Nov 6, 2012
What’s New?By Jasmina Dolce

“What’s new?” I’m sure that is a question you – and your customers – hear often. Everyone wants the newest items on the market, the ones that have vast improvements and the ones with characteristics never seen before.

That’s why the National Garden Bureau puts together a list of “What’s New” each year for its members, and the association has recently announced that its 2013 program is now ready online. The 2013 National Garden Bureau New Varieties listing is an excellent resource for growers and retailers who want to supply the answer to that perpetual question, “What’s New?”

These new varieties also will be highlighted in the National Garden Bureau e-newsletters over the next 12 months.

The images and descriptions of almost 100 new annuals and vegetables can be found here, but here is just a quick highlight of some of my favorites that I’ve seen up close and personal in trials and other events.

Angelonia Serenita (PanAmerican Seed)

Serenita angelonia can be used in borders or in containers for long-lasting color with very little maintenance. These varieties are great for beginning gardeners. They can handle hot and dry conditions, and they are also deer and rabbit resistant.

Calendula Costa (Floranova)

Costa is an ideal companion for pansy and viola in spring and fall. It is available in three bright colors: Yellow (shown), Light Yellow and Orange. It prefers cool sunny spots in the garden in beds or containers and will flower all season with minimal care.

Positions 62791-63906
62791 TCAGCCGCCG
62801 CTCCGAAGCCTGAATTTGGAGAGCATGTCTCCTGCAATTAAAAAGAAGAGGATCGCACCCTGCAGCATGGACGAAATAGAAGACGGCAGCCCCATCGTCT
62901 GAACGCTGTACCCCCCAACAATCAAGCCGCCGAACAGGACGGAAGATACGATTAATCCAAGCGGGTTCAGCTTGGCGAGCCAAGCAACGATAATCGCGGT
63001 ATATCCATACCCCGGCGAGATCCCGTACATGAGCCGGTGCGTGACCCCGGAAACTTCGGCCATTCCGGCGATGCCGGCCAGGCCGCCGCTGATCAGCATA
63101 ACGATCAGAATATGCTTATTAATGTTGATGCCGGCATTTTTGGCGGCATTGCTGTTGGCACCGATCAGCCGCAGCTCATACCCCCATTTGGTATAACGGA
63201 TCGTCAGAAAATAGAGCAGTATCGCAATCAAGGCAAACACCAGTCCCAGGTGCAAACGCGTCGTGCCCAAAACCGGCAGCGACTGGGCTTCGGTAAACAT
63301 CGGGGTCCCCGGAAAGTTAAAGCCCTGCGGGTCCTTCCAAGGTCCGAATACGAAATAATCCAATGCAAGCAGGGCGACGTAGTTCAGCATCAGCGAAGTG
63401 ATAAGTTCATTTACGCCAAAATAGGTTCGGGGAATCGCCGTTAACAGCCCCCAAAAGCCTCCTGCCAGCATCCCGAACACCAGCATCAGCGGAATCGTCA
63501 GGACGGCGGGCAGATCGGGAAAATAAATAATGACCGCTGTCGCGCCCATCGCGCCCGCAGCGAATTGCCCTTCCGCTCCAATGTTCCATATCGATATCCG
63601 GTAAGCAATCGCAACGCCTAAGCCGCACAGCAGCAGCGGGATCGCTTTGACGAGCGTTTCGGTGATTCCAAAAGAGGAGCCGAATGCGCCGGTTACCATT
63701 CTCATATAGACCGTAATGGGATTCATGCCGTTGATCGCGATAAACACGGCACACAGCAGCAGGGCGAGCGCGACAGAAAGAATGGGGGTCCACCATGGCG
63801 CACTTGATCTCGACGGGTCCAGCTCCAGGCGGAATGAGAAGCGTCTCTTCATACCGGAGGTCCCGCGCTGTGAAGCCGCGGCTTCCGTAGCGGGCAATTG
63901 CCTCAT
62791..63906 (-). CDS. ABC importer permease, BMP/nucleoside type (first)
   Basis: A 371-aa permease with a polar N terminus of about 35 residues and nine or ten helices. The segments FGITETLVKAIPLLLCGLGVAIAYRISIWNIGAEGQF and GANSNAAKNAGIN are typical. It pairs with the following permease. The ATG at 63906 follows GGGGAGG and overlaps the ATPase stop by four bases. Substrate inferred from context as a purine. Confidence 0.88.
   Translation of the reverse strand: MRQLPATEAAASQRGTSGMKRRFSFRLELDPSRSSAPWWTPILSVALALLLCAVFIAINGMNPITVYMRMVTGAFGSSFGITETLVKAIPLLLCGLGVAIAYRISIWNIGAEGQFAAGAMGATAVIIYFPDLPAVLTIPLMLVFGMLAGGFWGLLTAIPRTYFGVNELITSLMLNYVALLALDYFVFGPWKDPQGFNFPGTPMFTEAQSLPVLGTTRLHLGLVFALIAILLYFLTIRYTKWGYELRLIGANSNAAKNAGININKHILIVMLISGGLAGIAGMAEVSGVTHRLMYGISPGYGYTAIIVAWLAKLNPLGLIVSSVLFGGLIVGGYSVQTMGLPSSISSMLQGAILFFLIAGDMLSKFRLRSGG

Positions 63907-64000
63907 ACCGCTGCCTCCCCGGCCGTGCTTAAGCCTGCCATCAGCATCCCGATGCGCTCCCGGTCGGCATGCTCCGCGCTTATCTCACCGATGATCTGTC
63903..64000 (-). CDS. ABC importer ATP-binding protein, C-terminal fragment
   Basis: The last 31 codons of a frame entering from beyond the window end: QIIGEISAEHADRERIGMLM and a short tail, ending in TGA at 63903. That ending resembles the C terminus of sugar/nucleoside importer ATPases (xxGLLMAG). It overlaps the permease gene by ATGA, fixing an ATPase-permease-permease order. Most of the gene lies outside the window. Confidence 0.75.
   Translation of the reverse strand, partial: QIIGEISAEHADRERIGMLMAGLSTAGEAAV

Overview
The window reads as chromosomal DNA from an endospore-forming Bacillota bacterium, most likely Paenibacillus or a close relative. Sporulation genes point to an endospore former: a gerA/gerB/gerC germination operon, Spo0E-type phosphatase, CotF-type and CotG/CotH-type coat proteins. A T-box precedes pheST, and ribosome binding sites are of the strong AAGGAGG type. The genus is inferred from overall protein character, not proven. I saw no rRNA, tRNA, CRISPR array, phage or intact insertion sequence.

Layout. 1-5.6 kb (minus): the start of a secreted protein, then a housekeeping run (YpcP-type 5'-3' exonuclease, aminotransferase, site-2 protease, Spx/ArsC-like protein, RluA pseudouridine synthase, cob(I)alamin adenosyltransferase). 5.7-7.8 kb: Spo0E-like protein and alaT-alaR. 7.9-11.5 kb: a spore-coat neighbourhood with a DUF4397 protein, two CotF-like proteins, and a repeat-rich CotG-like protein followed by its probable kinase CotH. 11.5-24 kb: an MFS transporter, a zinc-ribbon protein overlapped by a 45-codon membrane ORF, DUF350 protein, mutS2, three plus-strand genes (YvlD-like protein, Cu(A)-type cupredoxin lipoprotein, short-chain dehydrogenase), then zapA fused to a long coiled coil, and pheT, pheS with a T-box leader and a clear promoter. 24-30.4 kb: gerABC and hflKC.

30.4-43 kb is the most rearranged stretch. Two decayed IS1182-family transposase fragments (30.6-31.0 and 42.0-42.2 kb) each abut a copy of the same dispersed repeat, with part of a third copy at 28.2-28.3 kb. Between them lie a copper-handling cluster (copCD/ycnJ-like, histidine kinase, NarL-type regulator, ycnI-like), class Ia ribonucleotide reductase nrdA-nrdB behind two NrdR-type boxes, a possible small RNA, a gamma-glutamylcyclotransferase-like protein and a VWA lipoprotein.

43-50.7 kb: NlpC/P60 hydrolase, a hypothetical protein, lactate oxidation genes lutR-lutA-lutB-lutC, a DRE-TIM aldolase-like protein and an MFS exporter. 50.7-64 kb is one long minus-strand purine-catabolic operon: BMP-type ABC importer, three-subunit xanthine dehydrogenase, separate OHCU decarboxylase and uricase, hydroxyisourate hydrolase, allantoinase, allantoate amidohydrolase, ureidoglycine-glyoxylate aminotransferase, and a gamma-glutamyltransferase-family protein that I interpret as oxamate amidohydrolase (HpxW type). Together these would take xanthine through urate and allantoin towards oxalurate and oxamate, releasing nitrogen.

Campanula Milan (American Takii)

Available in either Lilac (shown) or Blue, Milan varieties have large, bell-shaped flowers on compact plants. Ideal for pots, Milan will add a special unique touch to gardens producing flowers all summer.

Dianthus ‘Supra Salmon’ (Hem Genetics)

‘Supra Salmon’ is a new interspecific hybrid with a dwarf and strong branching plant habit. It boasts exceptionally good garden performance.

Geranium ‘Calliope Hot Pink’ (Syngenta Flowers)

A true heat lover, this variety is extremely well branched with a vigorous mounding habit that is ideal for baskets, large pots and landscape applications. It blooms in full sun or part shade locations.

Impatiens ‘SunPatiens Electric Orange’ (Sakata)

This new SunPatiens will perform great in the landscape or in containers. These dense plants are covered with blooms from spring through a few light frosts and can grow up to 36 inches in height and width in full to partial sun.

For a full list of NGB’s new varieties for 2013, please click here.

Do you plan on growing any of these new varieties? Which ones are your favorites? Please let me know. Shoot me an e-mail at [email protected] I’d love to hear from you.

– Jasmina

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Jasmina Dolce

Jasmina Dolce is managing editor of GPN magazine. She can be reached at [email protected]

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